Saving Money As a Child Therapist

Posted by: Jaclyn Trecartin on May 20, 2014 9:25 am

Being a child therapist comes with a lot of stuff: art supplies, toys, sand and water tables are common tools of the trade.  As with any tools, they can get pricey.  While I would love to have tons of fantasy figurines, artisan puppets, and professional-grade art supplies, these are not in the budget.  However, with a bit of creativity and some effort, child therapists can have an office brimming with these tools at a reasonable cost.

Plan Out Your Space:

This means, before buying supplies and toys, pause and think, “What do I need and what do I have room for?” You may be surprised at how much stuff you can pass on.  What are the bare bones you need for your work?  Go with that and build up.  In my practice, the essentials are: a dollhouse and dolls/figurines, miniature vehicles, a selection of stuffed animals (which can double as puppets), play-doh and clay, paint and paint brushes, baby dolls, some building toys (like lego), and a sand table.  Everything else, though wonderful, is the icing on the cake.  Keep in mind also what your space can actually hold.  I have passed some excellent deals because I simply have no room.

Dollar Stores, DIY and Second Hand (Or, Even Better…Free!)

Guess what? Your dollhouse doesn’t have to be a deluxe model with multiple rooms.  A simple one from a dollar store will do nicely.  You could always make one from old boxes or bookcases that you have lying around, saving money and reusing! On the topic of DIY, if you don’t feel comfortable tackling a project ask around for help.  My dad’s friend teaches a carpentry class and as a project, they made my sand tray: complete with lid and rolling table (with storage!) A few gift certificates as a thank you were much more economical than buying it new.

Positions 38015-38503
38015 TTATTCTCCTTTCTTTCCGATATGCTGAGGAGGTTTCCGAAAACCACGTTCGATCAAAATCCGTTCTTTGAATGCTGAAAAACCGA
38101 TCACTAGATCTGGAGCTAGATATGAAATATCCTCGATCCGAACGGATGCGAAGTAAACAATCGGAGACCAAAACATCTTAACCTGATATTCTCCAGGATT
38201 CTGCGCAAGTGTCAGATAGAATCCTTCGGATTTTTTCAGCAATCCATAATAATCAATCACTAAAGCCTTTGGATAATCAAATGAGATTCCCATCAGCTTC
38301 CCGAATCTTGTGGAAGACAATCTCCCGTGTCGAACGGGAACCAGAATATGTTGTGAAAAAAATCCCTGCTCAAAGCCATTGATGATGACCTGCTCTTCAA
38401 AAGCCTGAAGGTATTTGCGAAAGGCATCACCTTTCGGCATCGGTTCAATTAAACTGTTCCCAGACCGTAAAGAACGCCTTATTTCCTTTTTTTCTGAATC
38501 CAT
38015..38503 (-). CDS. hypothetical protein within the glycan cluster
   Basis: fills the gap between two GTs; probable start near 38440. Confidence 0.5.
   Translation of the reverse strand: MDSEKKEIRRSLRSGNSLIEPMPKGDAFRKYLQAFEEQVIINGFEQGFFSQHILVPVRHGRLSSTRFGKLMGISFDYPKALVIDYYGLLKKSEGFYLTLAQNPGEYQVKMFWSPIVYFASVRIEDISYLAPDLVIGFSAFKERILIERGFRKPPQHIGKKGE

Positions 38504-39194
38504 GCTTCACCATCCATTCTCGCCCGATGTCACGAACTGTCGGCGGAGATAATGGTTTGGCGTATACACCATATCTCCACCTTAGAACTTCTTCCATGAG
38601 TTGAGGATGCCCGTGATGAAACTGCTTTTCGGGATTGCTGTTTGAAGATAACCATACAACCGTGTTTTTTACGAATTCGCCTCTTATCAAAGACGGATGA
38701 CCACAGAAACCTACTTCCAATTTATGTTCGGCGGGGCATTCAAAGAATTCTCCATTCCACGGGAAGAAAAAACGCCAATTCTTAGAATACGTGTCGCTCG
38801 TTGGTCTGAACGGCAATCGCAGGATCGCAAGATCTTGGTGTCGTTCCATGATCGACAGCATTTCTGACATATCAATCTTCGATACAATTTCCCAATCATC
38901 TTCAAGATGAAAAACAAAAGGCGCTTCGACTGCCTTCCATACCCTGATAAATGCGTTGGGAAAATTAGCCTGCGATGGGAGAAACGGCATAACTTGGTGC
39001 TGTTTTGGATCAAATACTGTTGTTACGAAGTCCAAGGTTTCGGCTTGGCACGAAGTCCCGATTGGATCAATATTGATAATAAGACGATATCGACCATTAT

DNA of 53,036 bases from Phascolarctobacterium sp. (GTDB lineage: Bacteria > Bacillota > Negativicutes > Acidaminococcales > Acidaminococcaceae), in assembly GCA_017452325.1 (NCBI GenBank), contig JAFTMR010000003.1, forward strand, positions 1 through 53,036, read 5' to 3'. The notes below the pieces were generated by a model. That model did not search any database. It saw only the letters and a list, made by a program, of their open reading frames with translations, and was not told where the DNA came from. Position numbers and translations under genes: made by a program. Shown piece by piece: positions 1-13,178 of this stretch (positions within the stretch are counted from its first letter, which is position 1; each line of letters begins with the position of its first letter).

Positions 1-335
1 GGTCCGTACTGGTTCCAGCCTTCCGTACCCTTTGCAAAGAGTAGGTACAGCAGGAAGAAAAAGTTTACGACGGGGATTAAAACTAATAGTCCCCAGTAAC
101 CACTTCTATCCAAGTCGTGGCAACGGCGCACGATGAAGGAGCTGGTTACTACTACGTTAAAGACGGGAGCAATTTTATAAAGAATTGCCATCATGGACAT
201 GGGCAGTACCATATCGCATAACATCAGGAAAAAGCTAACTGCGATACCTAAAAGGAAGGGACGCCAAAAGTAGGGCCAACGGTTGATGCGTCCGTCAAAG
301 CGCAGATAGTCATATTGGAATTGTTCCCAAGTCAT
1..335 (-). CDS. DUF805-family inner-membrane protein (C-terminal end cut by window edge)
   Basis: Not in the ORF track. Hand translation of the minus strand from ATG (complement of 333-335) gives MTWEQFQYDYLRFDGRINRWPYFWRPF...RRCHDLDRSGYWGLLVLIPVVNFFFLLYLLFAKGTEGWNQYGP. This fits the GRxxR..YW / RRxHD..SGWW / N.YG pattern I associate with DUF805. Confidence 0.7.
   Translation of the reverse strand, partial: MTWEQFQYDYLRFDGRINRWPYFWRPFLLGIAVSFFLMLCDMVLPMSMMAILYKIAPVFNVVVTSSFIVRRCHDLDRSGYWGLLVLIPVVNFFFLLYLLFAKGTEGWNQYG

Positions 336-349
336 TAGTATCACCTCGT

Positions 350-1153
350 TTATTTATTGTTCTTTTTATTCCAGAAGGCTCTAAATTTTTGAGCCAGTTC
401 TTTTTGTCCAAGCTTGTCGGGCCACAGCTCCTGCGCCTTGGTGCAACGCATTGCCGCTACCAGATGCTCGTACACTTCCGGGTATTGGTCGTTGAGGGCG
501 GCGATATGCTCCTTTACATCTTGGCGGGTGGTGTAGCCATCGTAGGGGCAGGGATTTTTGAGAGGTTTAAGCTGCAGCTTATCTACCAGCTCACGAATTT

Thrift stores, yard sales, and kijiji are treasure troves for supplies.  A two-dollar palette of watercolours will work just as well in a session as a twelve dollar one, while some elbow grease and cleaner makes used items sparkly again (I highly recommend magic erasers).  Additionally, a trip through the washer and dryer helps restore second hand stuffed toys to their former glory.

The best price is most definitely free! It also doesn’t hurt to tell friends and family you are on the look out for certain items, maybe they (or someone they know) are purging old toys, etc.  Look around you for supplies in the recycling bin and in nature.  Beach comb some seashells and rocks for your sand tray—it won’t cost you a dime and you’ll likely have fun doing it.

So You Don’t Have “It All”…Don’t Stress!

You know what the amazing thing about working with kids is?  They are, by nature, creative.  So, if your client NEEDS a bridge to go in the sand tray, she’ll likely find something to stand in for one (such as sheet of paper), or ask for your aid. They are only limited by their imaginations, not by your supply of tools!


*The views expressed by our authors are personal opinions and do not necessarily reflect the views of the CCPA

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